Nobody Will Miss Mobile Display -- Brands, Are You Prepared?

It has been said before and it will be said many times again -- if what is happening in ad blocking, and particularly mobile ad blocking, is not prompting your brand to consider how it makes its name known to potential customers, then it really should.

Next month, Three, still smarting from EU regulators blocking it from taking over O2, will start a week-long trial of the Shine ad-blocking system it recently announced a partnership with. The mobile phone network has gone so far as to say that four pounds in every ten spent by its customers goes to advertising. Quite how advertising can equate to nearly half of all mobile traffic is for them to back up. It sounds incredibly high, doesn't it?

Anyway, in the middle of next month, customers will be able to sign up to have ads blocked at carrier level and the advertising world will await the response. If significant numbers sign up and the experience is positive for users, then it's hard to imagine they will want to go back. If Three customers do not miss the ads and really do find that their data allowance goes further, then it's likely the trial will be rolled out, and it's also likely people on other networks will have their heads turned by ad-blocking extensions that claim to keep mobile content cleaner, faster and less data-intense.

Mark these words. There is only one way this goes. If you are a brand marketer or an advertising agency executive, ask yourself this: do you really think anyone is going to lament their decision and wonder where all the ads have gone? It's unlikely, isn't it. So, the only way forward is a two-pronged approach.

The first part is to get mobile ads seen, and this task is publisher-centric. Responsible publishers must ensure that a minimum number of non-intrusive spots are offered and those using ad-blocking are asked to "white list" the site or disable their technology altogether to see content that has been financed on the basis of advertising support.

The second -- the one that lies more squarely in marketers' hands -- is to look beyond digital. The growth in video, native and social evident in the latest IAB figures shows that spend was up around 50% in 2015 compared to 2014 on these channels, whereas display was up 25% (albeit, of a vastly higher number). So the message is getting through that advertiser messages have to be expressed in the content window rather than in the tiny boxes surrounding it.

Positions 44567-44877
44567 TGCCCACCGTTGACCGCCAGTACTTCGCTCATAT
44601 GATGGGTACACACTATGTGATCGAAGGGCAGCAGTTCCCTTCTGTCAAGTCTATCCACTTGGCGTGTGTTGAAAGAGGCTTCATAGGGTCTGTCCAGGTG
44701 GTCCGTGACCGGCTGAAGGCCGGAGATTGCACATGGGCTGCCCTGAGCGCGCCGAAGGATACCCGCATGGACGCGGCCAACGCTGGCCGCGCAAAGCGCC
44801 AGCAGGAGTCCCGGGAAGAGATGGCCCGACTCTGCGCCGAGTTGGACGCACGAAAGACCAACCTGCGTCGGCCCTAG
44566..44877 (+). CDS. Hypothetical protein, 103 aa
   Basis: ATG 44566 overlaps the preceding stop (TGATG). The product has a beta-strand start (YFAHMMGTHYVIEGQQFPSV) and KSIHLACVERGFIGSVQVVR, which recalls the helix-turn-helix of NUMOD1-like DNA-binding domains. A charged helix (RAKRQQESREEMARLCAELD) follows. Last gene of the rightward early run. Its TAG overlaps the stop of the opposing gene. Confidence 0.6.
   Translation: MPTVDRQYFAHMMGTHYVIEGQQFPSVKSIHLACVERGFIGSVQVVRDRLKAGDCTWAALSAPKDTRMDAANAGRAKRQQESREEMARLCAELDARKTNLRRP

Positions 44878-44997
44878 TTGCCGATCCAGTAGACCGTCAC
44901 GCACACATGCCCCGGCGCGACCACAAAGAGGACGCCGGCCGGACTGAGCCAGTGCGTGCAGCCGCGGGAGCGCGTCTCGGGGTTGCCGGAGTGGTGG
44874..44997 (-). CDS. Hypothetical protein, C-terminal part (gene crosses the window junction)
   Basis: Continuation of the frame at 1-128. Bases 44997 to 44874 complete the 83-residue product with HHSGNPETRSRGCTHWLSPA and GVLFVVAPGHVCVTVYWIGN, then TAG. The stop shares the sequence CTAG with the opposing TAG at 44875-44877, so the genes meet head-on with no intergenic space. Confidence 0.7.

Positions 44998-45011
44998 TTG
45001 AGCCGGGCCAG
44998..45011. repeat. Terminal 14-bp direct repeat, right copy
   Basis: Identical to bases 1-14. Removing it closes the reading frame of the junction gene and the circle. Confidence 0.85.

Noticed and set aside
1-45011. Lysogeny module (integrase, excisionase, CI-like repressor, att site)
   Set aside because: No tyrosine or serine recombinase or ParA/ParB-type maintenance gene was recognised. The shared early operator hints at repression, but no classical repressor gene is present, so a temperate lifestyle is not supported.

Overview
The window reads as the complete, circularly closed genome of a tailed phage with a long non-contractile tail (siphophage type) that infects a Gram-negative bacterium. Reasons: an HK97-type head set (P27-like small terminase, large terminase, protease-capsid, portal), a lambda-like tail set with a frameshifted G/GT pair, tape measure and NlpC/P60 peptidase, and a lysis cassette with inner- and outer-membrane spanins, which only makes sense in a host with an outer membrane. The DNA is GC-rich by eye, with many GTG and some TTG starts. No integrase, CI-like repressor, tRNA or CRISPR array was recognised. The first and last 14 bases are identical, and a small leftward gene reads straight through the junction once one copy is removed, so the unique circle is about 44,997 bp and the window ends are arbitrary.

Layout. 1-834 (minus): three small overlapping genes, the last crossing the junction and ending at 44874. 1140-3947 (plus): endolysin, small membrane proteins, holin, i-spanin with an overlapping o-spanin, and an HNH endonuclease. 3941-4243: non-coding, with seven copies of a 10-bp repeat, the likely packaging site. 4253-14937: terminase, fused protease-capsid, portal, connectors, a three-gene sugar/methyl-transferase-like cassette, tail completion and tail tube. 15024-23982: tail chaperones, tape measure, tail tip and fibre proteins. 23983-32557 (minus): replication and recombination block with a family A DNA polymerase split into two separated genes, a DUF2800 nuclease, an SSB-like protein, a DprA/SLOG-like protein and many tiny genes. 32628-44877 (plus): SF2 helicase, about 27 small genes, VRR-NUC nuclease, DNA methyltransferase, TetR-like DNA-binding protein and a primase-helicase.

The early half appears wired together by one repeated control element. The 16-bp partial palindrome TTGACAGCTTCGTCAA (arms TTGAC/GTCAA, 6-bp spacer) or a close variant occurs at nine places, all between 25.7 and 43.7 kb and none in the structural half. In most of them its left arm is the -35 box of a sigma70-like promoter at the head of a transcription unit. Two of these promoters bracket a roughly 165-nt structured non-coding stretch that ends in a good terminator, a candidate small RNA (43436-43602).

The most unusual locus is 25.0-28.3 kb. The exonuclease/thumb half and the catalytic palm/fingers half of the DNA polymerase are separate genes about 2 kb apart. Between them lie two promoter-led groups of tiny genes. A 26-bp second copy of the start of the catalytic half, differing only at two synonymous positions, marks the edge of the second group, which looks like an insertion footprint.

This column was originally published in the London Blog on May 26, 2016.

3 comments about "Nobody Will Miss Mobile Display -- Brands, Are You Prepared?".
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  1. Matt Cooper from Addroid, June 2, 2016 at 1:55 p.m.

    I wonder what would happen if Comcast decided to strip out all the ads on ABC because thier customers were having problems hitting thier self-created bandwidth caps. Would that be legal? I'm just unclear how one business can disrupt another business like this without some kind of liability. A popcorn and a coke are priced higher than market but we all know that's how the theaters stay in business so we play along. It's the same thing for publishers. Do we love the ads? Not really but we understand the vaule exchange. Or, do we? 

  2. Keith Huntoon from LiftEngine, June 2, 2016 at 6:48 p.m.

    Another tactic that lies squarely in marketers' hands beyond digital is Direct mail.   Why? If your CPC is $2.00 and your site conversion rate online is 3%, DM will cost approximately 33% less per conversion (based on $0.50 piece mailed and 1% response rate).  Oh, and DM cstomers are typically more loyal too. Old school for many, but DM can be very effective.

  3. Steve Baldwin from Didit, June 3, 2016 at 9:33 a.m.

    Mr. Huntoon makes a good point about postal mail. Many marketers have gotten out of this channel in favor of digital, which now suffers from saturation, as well as resistance from consumers via ad blocking. And while it's dangerous to generalize about any generation, there's some evidence that Millenials actually like getting old-fashioned paper adverts. Maybe it's the novelty factor.

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